Integration Testing is the process of testing how different modules of an application work together. Here are two real-life scenarios that demonstrate how integration testing works.
Scenario 1: Mail Application
A mail application has the following modules:
- Login page
- Mailbox module
- Delete mail module
Instead of testing the functionality of each page, integration testing focuses on how these modules are interconnected. For example, how the login and mailbox pages are linked together.
Scenario 2: Banking Application
Suppose you want to check integration between different modules of a banking application for amount transfer functionality. Here are the steps to follow:
- Log in as “P” and transfer an amount of $200 to a user named “Q.”
- Check for the “amount transferred” confirmation message on the screen.
- Cross-check if the balance of “P” is reduced by $200 after the transaction.
- Log out as “P” and log in as “Q.”
- Navigate to the balance page to check if the amount transferred is credited to the account.
These are just two examples of how integration testing can be performed. The approach will depend on the specific needs of the project and the resources available.
Types Of Integration Testing
Integration Testing is a process of combining different functional units and testing them to examine the results. There are mainly four different types of integration testing, which include:
Big-Bang Integration Testing
This approach is used when all the components or modules of the application are readily available. The development of all modules is finished, and they are integrated and tested together in one go. This type of testing is generally suitable for testing compact applications.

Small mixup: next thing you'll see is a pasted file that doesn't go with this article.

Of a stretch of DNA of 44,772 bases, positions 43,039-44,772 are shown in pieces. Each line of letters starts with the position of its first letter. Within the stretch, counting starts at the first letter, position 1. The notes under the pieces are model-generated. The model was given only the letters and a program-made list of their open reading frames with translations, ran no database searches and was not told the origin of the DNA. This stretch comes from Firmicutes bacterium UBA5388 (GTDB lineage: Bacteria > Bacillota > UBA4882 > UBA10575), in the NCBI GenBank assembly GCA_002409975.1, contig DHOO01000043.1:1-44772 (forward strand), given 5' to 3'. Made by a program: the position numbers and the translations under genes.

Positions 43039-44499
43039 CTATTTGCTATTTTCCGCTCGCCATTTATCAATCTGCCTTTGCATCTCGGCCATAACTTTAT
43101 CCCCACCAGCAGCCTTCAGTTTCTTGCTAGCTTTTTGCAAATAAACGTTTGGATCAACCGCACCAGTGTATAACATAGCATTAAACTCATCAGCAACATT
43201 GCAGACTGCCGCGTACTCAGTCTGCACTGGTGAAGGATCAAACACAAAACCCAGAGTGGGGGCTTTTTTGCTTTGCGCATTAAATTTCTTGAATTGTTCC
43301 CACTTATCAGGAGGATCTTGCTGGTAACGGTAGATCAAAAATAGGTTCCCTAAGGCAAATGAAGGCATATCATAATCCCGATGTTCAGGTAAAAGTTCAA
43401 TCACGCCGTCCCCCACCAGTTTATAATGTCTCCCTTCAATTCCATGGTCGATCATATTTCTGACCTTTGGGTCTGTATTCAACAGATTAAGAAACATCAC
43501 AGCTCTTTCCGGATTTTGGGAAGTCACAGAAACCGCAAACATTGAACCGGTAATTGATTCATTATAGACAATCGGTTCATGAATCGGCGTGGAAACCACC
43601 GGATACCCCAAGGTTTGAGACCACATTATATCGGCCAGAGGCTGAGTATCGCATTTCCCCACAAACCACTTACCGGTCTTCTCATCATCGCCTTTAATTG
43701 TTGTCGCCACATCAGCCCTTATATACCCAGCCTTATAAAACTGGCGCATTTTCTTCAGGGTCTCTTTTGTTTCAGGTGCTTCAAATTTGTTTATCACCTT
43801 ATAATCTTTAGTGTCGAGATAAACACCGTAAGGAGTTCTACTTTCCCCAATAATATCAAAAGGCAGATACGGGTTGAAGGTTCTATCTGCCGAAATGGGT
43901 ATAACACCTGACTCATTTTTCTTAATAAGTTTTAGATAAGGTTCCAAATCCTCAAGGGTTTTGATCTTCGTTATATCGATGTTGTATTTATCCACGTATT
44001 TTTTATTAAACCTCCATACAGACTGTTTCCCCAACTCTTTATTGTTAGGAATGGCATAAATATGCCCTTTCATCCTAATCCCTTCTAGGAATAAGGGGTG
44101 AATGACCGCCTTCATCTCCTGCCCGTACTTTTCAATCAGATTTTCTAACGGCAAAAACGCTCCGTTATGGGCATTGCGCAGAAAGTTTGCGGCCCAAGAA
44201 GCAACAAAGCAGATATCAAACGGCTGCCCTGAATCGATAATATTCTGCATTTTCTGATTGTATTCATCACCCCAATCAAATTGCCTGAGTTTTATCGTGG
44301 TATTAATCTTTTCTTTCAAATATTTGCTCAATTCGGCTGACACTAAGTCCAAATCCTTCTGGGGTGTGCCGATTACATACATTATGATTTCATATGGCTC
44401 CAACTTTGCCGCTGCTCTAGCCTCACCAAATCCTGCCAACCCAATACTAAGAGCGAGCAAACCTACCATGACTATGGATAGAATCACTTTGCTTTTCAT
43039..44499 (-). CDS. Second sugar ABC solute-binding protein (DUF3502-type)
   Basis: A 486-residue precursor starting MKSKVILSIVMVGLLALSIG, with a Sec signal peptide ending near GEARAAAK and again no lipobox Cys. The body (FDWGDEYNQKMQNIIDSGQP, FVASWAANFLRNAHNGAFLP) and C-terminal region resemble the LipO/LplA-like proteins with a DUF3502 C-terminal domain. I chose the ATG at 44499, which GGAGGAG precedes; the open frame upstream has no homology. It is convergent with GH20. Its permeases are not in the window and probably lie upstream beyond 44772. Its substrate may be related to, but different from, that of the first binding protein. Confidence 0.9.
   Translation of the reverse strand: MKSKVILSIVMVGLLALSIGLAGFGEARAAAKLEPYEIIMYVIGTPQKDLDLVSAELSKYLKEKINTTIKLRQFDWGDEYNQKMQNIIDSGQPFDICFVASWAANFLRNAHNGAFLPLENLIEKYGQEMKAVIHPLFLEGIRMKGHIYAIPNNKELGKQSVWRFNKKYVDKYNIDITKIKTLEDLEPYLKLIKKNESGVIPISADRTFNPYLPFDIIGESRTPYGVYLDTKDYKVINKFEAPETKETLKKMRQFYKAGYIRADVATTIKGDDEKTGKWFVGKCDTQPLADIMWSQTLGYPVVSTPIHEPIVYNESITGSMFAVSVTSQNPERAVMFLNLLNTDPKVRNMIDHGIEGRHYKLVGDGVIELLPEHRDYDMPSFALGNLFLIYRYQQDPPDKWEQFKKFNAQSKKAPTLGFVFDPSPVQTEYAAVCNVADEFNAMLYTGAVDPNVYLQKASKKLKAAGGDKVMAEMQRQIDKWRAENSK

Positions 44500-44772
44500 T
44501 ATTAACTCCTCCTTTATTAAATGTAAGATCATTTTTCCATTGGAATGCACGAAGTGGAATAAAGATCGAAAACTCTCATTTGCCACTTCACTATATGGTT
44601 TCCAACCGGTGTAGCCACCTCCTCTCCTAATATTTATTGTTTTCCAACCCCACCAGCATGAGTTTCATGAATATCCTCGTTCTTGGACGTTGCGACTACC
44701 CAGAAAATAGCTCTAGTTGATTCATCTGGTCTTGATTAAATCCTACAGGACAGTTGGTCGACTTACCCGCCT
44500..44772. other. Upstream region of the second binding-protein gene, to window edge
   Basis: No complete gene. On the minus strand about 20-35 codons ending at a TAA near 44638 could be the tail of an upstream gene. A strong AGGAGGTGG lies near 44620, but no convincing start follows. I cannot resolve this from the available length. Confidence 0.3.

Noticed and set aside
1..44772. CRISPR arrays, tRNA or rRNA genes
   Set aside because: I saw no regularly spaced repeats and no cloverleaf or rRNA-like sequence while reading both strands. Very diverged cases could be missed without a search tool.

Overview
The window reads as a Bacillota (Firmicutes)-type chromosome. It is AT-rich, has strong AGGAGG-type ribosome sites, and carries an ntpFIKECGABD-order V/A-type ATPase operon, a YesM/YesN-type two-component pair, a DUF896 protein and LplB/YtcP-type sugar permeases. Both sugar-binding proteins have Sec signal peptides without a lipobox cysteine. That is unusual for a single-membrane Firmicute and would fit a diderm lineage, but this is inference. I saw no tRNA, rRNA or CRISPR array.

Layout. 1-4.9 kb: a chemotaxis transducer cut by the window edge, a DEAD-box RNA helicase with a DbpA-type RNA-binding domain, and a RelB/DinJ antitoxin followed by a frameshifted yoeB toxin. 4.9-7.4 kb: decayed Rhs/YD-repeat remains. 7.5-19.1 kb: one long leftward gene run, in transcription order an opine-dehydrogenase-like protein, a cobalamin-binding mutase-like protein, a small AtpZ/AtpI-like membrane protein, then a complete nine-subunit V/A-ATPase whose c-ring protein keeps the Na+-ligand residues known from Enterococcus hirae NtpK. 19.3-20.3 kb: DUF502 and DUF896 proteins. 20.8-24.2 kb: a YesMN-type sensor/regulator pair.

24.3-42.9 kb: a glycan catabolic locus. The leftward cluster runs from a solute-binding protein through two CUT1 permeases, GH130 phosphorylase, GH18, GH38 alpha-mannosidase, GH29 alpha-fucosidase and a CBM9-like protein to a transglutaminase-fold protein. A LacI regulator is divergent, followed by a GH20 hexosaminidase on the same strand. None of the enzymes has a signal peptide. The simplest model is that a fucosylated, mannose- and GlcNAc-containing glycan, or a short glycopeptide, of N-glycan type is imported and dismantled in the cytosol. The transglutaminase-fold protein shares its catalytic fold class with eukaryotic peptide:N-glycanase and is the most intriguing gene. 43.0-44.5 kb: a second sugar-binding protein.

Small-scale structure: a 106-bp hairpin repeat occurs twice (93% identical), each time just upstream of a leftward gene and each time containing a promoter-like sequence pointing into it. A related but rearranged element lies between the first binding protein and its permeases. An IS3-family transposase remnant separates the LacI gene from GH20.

Use case: This approach is used when the bundle has the full software.
- Convenient for small systems
- Requires minor planning
- Covers all the modules
- Not recommended for large-scale systems as fault localization is complicated
- As the prerequisite of this approach is completing all modules, the testing team remains extremely time-bound when executing the test.
Since all the modules are tested simultaneously, you can’t test modules based on priority or critical functionality. Even the peripheral modules are tested equally as compared to high-risk modules.
As the name suggests, the tester starts from the bottom of the application’s control flow and gradually moves upward. Same as in the big bang approach, there is a high possibility that modules at the upper stage still need to be developed when lower modules are being tested. The tester must simulate the missing module’s functionality by using suitable drivers in such cases.
Use case: This approach is used to identify any crucial flaw in the lower-level modules of the application.
- Since it is based on the application’s control flow, fault localization is much easier.
- Different from the big bang approach, no time is wasted to get started with the bottom-up testing approach.
- This approach allows you to develop and test simultaneously to meet customer specifications efficiently.
- Critical/top-level modules of the application’s control flow are tested last.
- There is no room for an early prototype.
- Except for the top-level, test drivers must be created for modules at all levels.